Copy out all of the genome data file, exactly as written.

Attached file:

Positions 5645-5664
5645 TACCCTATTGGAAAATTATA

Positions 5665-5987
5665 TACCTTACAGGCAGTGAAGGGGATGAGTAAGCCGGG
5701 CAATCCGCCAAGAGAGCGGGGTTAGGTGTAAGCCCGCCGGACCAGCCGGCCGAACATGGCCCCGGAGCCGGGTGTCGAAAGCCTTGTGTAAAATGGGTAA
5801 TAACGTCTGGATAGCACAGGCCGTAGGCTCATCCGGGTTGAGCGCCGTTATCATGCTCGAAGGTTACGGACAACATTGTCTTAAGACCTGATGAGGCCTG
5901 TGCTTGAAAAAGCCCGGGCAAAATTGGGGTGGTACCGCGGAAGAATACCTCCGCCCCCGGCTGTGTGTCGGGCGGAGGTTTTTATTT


Positions 5645-5664
5645 TACCCTATTGGAAAATTATA

Positions 5665-5987
5665 TACCTTACAGGCAGTGAAGGGGATGAGTAAGCCGGG
5701 CAATCCGCCAAGAGAGCGGGGTTAGGTGTAAGCCCGCCGGACCAGCCGGCCGAACATGGCCCCGGAGCCGGGTGTCGAAAGCCTTGTGTAAAATGGGTAA
5801 TAACGTCTGGATAGCACAGGCCGTAGGCTCATCCGGGTTGAGCGCCGTTATCATGCTCGAAGGTTACGGACAACATTGTCTTAAGACCTGATGAGGCCTG
5901 TGCTTGAAAAAGCCCGGGCAAAATTGGGGTGGTACCGCGGAAGAATACCTCCGCCCCCGGCTGTGTGTCGGGCGGAGGTTTTTATTT